#2:  Author: JosieLocation: London PostPosted: Wed Nov 17, 2004 9:02 pm

Wow. Ela, I have a huge lump in my throat right now. It's so emotive and powerful. I can see it's going to be my turn to need the tissues and eye-drops! I am really looking forward to reading more of this, even though I know it's going to be harrowing. But as they say, the best things are always the toughest. cheers mate.


#3:  Author: DawnLocation: Leeds, West Yorks PostPosted: Wed Nov 17, 2004 9:28 pm

So far you are definitely doing this justice - I have tears in my eyes already Please continue


#4:  Author: MihiriLocation: surrey england PostPosted: Wed Nov 17, 2004 9:56 pm

This is very powerful already Elzbie. Thank you


#5:  Author: LesleyLocation: Allhallows, Kent PostPosted: Wed Nov 17, 2004 10:00 pm

Disturbing stuff, Eizbie - thank you.


#6:  Author: ElzbieLocation: London PostPosted: Wed Nov 17, 2004 10:33 pm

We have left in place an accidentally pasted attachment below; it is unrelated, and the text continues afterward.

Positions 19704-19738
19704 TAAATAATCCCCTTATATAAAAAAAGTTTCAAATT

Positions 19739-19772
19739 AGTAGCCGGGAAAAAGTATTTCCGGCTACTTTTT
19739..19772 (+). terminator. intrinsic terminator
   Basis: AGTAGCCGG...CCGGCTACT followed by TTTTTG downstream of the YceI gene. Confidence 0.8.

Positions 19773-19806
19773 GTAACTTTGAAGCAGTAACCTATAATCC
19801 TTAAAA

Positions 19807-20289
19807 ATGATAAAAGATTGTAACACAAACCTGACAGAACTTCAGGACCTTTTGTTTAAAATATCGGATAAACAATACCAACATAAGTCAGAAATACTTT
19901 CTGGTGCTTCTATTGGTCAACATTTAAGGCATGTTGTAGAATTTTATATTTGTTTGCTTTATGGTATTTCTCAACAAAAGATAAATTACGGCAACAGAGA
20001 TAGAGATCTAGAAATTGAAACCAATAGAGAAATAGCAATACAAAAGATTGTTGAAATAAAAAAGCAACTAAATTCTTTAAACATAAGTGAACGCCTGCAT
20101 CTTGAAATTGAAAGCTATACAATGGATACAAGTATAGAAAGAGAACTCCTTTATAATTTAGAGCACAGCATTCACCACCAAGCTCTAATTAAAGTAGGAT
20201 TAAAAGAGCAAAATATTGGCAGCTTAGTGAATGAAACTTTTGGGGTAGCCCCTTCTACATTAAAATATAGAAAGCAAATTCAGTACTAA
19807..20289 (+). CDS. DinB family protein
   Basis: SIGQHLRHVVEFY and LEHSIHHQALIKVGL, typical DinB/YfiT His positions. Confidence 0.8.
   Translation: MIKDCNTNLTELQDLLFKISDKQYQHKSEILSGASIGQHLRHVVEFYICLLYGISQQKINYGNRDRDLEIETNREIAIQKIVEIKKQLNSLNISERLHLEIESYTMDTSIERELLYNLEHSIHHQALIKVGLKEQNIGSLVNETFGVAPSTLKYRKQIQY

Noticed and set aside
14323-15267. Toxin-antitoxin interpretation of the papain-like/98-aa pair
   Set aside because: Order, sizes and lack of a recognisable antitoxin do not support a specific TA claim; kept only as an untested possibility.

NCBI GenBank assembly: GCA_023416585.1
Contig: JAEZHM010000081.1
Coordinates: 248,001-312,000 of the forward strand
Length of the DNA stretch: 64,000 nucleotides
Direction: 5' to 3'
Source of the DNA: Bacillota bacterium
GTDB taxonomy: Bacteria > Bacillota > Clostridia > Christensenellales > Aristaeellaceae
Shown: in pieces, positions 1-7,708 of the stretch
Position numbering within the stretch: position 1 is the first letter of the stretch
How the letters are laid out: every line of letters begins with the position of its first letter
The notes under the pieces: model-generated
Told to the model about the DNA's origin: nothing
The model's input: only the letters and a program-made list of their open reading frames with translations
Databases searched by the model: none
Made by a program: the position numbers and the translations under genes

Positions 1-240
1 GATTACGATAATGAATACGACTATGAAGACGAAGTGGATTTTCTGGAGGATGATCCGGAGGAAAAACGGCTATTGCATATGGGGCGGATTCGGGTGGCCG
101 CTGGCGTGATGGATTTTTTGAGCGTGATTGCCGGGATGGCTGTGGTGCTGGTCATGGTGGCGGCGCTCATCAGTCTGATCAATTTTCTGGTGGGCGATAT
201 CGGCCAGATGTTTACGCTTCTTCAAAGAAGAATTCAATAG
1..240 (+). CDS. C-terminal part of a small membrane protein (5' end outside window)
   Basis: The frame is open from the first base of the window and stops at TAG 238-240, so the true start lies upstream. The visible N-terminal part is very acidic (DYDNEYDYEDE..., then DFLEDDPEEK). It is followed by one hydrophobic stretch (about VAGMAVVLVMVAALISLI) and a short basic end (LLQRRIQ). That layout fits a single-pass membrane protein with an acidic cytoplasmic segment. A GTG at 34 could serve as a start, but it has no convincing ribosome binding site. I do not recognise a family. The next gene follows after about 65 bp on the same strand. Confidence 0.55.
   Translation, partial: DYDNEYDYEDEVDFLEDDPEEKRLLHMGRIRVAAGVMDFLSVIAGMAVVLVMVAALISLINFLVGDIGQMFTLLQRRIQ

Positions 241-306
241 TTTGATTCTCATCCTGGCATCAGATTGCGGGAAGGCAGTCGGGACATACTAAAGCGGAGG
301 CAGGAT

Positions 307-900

News had filtered back that many of those who left the city had been sent to work camps, and when I was captured and imprisoned I was unsurprised when told that I would be sent somewhere where I could 'repay my sins against the Riech'. We had heard stories, spoken in hushed voices on street corners and in the few restaurants left open, that thousands had been put on great trains going east, all those considered enemies of the Riech, and few returned. We all wondered where they were keeping this vast amount of people, how they were housing them, how they meant to keep them. At this time tales of murder and the like were dismissed as cynicism, for what right thinking and decent person could be capable of even thinking of such things. Of course, evil things happened in war, but we Polish had been taught to hold our honour above all else, and assumed that others would feel the same. I suppose we should have known, after they slaughtered us on the battlefields, came at us in tanks and with rapid fire when the hussars rode with their sabres into the fray. There was no mercy then. I waited with many others for the trains that were to take us to our prison. I felt sick as I watched mothers desperatly trying to feed under-nourished children, and emaciated grandparents helped along by their familys to the platform edge. What had they done, these old people, these babes in arms? How could they work for the Riech? There was no special treatment for these vulnerables, and as we boarded the trains they were knocked down, children taken from their parents, and all the while the officers and the treacherous police made up of people from our own country waved their little guns like toys, and ignored the frail, the sick- we were cattle to them, no more, no less. No more pity for us than for a cow or sheep off to the slaughter. Crammed in on the train, with the shouts and cries of the lost, the terrified thick in the air, I prayed that we would come to the end of our journey living, and be given the chance of life that the cattle are not. The journey was long, and we were not allowed to get down from the carriage at any point. There was a hole in the floor, and we did what we needed to do as well as we could. A young mother and I held a shawl around an old lady, who looked so dignified as she squatted. Why should she be made to do these things, I thought then. She has seen war before, borne the effects of years of mans folly as she sat, uncomplaining, calm, my mind burned with anger. Only pure evil could have such disrespect for our mothers and fathers, for those who had given us life and hope for the future. And still the old lady sat, swaying in time with the carriage, and as the journey progressed she grew thinner and slept so that we could not wake her. On the final morning we realised that she had gone to God, and though we prayed, we threw her body from the train. Nobody knew who she was. That day, way drew into our destination. The air was cold as the doors were drawn back, and little by little the train disgorged its load onto the rough grass platform.